A report commissioned by the Minerals Council of Australia and released by Deloitte Access Economics at the end of March showed the Australian mining and mining equipment, technology and services (METS) industry held onto its status as a global leader, not only as a mining nation but also as an innovation nation.

The report, Mining and METS: engines of economic growth and prosperity for Australians, stated the Australian mining and METS industry was in competition with a number of other countries, including South Africa, Canada, Indonesia and Brazil, that were equally blessed with natural endowments of a number of important materials. Innovation was the key differentiator for Australia in keeping ahead of the others.

The results come off the back of 10 case studies that focused on the working practices of some of the largest mining companies listed on the ASX, as well as smaller service companies that support the industry in Australia.

A common theme apparent across all the case studies showed innovation was about unlocking individual ideas and improving what workers did every day.

The case studies illustrated no matter what the size of the company or the worker’s position in the organisational chart, good ideas were recognised for their merits and quickly adopted. The benefits of innovation ranged from broad strategic improvements through to enhancing individual worker’s tasks.

As well as being a global leader for innovation, the report found the Australian economy was still enjoying the benefits of the latest mining boom that dated back to 2003.

The sector is currently in the export/production phase whereby rising export volumes support a range of manufacturing and service activities across Australia.

This activity contributed towards the $236.8 billion of Australia’s gross domestic product that stemmed from the mining and METS industry in 2015/16. This equates to about 15 per cent of the total GDP and highlights how important the industry continues to be.

The report found the mining and METS industry supported 1,139,768 full-time equivalent (FTE) jobs during this time, which represented roughly 10 per cent of total FTE employment in Australia.

As well as being felt on a national scale, the mining boom has made waves in some regional areas across the country, according to the Deloitte report.

The Pilbara region in Western Australia, the Bowen-Surat region in Queensland and the Hunter region in New South Wales all experienced a significant economic contribution, much higher than the national average, due to mining and METS activities in 2015/16.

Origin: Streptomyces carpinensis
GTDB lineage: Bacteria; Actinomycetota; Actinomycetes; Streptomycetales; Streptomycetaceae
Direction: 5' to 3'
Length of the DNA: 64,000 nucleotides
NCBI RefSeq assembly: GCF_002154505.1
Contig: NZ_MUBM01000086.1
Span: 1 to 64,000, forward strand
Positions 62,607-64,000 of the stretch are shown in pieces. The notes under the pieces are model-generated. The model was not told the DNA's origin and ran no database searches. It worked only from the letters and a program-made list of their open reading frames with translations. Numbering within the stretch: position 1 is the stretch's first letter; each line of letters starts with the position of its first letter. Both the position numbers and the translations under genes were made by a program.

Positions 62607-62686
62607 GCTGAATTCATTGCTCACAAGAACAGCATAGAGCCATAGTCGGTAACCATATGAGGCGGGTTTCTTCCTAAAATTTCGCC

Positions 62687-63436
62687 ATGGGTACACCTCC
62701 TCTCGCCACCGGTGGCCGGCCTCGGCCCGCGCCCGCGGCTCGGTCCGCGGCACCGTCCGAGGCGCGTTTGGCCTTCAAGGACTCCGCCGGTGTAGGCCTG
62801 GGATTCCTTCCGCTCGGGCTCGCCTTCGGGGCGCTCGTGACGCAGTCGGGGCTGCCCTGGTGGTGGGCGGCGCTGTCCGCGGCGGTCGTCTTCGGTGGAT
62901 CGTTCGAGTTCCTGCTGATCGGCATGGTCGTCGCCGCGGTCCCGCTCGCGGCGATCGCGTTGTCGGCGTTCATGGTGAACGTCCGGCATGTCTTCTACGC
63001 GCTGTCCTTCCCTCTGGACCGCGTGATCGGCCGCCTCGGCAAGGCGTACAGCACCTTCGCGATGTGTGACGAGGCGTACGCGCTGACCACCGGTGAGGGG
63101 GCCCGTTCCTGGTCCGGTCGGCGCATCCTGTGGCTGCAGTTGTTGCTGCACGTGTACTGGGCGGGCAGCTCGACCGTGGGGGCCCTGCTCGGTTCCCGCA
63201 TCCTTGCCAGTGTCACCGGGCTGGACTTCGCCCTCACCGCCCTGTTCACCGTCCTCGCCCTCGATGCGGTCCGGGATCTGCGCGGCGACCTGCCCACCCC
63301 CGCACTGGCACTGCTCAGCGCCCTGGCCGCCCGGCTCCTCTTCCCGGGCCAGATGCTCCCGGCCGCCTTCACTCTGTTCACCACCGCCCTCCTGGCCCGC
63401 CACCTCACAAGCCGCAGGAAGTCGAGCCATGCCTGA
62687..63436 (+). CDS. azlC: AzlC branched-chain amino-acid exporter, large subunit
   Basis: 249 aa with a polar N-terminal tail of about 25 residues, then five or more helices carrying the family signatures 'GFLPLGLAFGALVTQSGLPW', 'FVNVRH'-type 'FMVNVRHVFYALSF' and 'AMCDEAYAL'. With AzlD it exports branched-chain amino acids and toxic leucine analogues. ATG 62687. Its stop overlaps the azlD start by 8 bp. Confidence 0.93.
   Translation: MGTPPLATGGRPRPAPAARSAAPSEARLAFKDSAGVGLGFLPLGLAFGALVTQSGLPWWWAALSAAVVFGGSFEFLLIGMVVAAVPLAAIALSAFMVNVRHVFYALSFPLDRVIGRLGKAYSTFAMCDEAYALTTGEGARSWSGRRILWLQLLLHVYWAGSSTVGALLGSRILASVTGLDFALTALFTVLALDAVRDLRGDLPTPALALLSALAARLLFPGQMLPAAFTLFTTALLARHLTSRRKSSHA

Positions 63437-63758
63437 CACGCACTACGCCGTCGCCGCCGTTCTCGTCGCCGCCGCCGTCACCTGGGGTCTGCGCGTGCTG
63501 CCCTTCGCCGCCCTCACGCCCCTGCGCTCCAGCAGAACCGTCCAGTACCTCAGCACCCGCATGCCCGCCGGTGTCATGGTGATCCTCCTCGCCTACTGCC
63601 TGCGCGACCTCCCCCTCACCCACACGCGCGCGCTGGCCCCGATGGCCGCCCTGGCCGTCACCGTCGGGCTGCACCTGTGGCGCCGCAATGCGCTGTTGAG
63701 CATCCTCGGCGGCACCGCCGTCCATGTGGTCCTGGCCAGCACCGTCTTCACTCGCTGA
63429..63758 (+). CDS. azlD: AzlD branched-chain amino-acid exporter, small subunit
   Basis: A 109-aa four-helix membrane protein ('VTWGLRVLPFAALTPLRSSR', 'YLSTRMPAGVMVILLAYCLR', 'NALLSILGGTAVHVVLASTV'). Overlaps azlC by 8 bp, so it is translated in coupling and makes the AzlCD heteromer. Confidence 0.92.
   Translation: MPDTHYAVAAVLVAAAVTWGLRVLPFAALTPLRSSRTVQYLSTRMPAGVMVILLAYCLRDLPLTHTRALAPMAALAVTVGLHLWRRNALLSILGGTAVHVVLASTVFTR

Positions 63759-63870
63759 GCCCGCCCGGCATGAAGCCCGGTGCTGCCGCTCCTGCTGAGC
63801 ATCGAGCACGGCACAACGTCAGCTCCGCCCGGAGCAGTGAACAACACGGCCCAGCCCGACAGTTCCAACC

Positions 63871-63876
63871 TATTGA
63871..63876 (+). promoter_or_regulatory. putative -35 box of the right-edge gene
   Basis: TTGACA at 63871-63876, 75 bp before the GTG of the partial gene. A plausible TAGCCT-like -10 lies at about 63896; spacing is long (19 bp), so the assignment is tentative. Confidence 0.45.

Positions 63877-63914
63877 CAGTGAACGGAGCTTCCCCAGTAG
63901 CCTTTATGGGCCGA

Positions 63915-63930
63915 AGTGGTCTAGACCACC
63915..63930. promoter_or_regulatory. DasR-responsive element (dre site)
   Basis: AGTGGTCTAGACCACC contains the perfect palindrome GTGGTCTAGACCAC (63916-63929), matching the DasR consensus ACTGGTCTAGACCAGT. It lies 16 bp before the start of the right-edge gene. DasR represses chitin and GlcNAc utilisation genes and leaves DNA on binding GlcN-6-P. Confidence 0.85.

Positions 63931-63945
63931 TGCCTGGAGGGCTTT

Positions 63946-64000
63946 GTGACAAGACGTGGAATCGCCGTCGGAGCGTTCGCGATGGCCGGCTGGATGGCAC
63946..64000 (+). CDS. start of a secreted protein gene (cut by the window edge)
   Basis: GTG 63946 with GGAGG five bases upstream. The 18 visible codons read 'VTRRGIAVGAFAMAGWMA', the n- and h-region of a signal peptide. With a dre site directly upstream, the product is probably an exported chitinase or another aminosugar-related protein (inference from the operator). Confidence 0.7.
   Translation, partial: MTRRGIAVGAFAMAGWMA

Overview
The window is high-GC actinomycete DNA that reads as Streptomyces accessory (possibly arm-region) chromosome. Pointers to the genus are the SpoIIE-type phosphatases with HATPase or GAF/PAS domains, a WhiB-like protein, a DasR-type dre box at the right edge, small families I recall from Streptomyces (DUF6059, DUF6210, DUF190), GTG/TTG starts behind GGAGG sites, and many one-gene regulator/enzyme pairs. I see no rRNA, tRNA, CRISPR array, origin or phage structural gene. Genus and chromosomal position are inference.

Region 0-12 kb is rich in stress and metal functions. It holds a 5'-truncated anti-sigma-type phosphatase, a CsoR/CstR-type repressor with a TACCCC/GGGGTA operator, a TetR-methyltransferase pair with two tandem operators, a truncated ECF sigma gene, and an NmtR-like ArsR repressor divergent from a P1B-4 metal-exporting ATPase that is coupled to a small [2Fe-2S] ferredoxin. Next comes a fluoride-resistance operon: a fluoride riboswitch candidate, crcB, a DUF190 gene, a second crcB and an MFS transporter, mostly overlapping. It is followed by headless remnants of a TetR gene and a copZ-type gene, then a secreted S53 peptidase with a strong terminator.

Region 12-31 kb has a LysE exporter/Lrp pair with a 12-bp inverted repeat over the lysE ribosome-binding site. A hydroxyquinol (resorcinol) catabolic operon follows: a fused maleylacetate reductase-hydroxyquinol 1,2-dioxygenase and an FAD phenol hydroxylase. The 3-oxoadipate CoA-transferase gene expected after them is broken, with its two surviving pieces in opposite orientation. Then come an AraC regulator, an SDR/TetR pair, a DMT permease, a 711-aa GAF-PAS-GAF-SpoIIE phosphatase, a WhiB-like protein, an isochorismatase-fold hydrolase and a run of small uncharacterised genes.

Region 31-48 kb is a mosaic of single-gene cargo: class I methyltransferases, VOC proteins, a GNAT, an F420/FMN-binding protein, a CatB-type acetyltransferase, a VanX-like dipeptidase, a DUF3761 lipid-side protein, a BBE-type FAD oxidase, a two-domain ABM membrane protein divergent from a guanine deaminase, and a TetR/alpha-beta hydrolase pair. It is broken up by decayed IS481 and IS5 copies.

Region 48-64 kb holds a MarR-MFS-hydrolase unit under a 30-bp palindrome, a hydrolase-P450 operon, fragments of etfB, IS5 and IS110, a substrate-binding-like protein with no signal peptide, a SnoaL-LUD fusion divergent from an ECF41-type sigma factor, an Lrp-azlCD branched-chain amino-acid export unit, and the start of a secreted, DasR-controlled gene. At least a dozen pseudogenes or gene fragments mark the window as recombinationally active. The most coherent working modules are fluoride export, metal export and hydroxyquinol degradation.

In the Pilbara, mining and METS contributed around 88 per cent of the total regional economic activity for the area as it produced $37.8 billion as well as supporting 93,800 FTE jobs.

The Bowen-Surat region had more FTE jobs supported?by the industry with 99,700, but mining and METS represented around 63 per cent of the economic activity for the region with a contribution of $18.6 billion.

The final region to be highlighted by the report was?the Hunter in NSW, which showcased an economic contribution of $15.2 billion and 93,600 FTE jobs from to mining and METS.
METS Ignited Chief Executive Officer Ric Gros said he was excited to see METS included as part of the report.

“We are delighted to be recognised alongside the mining sector for our contributions to the Australian economy and community,” he said.

“The report found mining and METS activities support 1.1 million jobs, many of them in the Pilbara, Bowen-Surat and Hunter regions, and it states innovation is an integral part of this global and highly competitive sector.

“These messages form part of the existing narrative around our industry – METS companies provide world-class products and services that are shaping the mines of the future.”

In looking to the future, the report highlighted a number of areas that needed to be addressed by future governments in order to enhance and enable the current mining boom to continue and progress.

It stated previous governments, by increasing competition in markets for products, finance, energy, infrastructure and labour, facilitated the current mining boom and allowed its benefits to spread and endure.

It went on to suggest the pace of reform had slowed more recently, and in some cases past reforms had been eroded by policies and regulations that impeded national competitiveness and productivity.

In order to avoid further impediment to the sector and to sustain the economic contribution of Australia’s mining and METS industry, the report suggested a number of policy considerations likely to be relevant.

The report concluded by stating it was critical governments heeded key policy areas and initiated reforms where improvement was required, so mining and METS continued to innovate and grow, helping to secure Australia’s future prosperity.